In this episode, your When We Were Young co-hosts take Billboard’s #1 charting pop single from every year of the 80s out for a spin — and the results are mixed! If “80s music” makes you think of Madonna, Billy Joel, Van Halen, or even A-ha, you’re not alone — but none of these popular artists actually dominated the charts in any given year of the decade. (Believe it or not, neither did the King of Pop himself!)

While some tracks, like 1983’s chart-topper “Every Breath You Take,” are no-brainers, there are a few head-scratchers in the mix, too. The 80s were surprisingly big on ditties about Oscar-winning divas and the gaits of ancient peoples. So put on your best aerobics attire and join us as we whisper carelessly about the #1 Pop Singles of the 1980s —the ones we still have plenty of “Faith” in, those we’re desperate to “Look Away” from, and everything in between.

Follow us on Twitter and Instagram at @WWWYshow, on Facebook at Facebook.com/WWWYShow and email episode suggestions to wwwyshow@gmail.com. Don’t forget to subscribe and review us on Apple Podcasts and Google Podcasts so more folks check out the show!

Help us defray the costs of creating this show, which includes purchasing movies/shows/music to review, delivery food to eat our feelings, and producing & editing in-house at the MFP Studio in Los Angeles, California, by donating to our Patreon account at patreon.com/WhenWeWereYoung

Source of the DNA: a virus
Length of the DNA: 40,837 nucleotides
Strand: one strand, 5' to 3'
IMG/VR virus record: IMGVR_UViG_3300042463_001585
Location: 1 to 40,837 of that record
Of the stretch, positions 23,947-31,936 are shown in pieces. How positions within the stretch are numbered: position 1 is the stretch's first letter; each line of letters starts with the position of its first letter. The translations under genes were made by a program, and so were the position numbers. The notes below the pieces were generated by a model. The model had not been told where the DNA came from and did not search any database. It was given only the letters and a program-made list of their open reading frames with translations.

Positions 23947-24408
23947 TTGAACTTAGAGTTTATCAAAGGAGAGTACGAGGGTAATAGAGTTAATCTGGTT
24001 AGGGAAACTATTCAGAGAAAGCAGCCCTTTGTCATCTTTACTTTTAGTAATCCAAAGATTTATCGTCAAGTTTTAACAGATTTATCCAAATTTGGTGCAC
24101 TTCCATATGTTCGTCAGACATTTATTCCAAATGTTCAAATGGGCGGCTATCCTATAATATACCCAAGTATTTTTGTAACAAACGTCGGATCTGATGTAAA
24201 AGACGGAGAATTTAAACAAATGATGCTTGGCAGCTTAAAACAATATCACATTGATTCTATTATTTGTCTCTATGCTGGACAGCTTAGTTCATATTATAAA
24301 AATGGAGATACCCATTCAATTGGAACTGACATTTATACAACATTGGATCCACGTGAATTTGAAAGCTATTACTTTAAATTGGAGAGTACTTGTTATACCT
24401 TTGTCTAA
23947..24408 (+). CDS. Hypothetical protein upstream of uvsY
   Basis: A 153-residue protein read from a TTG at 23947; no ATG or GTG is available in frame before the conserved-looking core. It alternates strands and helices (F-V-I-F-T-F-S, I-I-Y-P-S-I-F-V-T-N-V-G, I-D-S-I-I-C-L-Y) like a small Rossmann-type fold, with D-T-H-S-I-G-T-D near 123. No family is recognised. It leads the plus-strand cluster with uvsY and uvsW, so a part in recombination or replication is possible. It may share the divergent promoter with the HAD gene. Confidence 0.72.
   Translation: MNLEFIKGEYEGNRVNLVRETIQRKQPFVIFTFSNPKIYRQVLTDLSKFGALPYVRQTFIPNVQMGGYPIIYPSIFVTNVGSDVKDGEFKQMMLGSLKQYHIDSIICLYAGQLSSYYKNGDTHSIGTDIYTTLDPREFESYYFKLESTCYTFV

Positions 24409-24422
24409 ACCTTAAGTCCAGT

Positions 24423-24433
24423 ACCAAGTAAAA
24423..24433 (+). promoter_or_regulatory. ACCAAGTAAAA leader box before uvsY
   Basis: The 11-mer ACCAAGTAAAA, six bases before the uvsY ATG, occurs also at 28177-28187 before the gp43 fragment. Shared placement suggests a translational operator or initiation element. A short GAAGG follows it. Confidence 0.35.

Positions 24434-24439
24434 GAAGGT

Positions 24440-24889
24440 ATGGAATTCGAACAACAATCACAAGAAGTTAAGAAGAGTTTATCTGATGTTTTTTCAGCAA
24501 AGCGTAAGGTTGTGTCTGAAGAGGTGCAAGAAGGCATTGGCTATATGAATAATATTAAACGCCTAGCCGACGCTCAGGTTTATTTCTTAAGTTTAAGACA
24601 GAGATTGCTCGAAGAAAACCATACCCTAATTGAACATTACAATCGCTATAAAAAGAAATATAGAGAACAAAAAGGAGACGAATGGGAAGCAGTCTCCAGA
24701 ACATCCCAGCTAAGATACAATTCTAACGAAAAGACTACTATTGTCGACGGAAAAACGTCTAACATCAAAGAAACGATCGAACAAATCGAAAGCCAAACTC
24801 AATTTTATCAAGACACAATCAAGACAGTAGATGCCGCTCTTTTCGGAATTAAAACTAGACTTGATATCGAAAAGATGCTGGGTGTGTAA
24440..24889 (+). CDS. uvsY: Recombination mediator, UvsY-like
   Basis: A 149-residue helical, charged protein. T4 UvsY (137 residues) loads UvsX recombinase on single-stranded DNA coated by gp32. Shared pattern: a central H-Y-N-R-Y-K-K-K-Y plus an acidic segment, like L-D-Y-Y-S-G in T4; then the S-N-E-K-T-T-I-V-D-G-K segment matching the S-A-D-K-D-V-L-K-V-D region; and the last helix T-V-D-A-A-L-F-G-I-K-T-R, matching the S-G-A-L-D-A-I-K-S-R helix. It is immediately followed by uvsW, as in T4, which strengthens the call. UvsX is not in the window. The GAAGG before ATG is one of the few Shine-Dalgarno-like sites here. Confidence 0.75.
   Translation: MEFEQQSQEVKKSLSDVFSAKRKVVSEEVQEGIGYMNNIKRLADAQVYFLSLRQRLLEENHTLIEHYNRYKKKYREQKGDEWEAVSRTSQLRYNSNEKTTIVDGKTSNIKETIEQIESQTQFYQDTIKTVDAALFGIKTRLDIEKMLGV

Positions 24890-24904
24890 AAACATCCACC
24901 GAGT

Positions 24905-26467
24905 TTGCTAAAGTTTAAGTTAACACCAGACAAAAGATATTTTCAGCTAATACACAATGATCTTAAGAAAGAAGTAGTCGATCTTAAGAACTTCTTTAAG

60: “Do You Have The Time To Listen To Me Whine?” – 1994 Alternative Music

When Kurt Cobain died in April 1994, the grunge movement expired too, giving way to a broader spectrum of angry, bummed out rock that came to be defined as “alternative” (even though it may very well have been the dominant rock of the mid to late 90s).

A landmark year for music in many ways, 1994 brought debuts, breakouts, and/or essential recordings from bands like Green Day, Stone Temple Pilots, Oasis, Nine Inch Nails, Bush, Hole, Weezer, and The Offspring amongst others. And while many of these artists could easily fill an episode of the podcast all on their own, the fact that so many essential albums were released in a single calendar year made it impossible for us to keep ‘em separated.

Rewind 25 years back to the past to rediscover some of the 90s’ most iconic tracks, from Beck’s “Loser” to Soundgarden’s “Black Hole Sun,” to see which 1994 breakouts have stood the test of time. If you loved alternative music in the 90s, then welcome to paradise!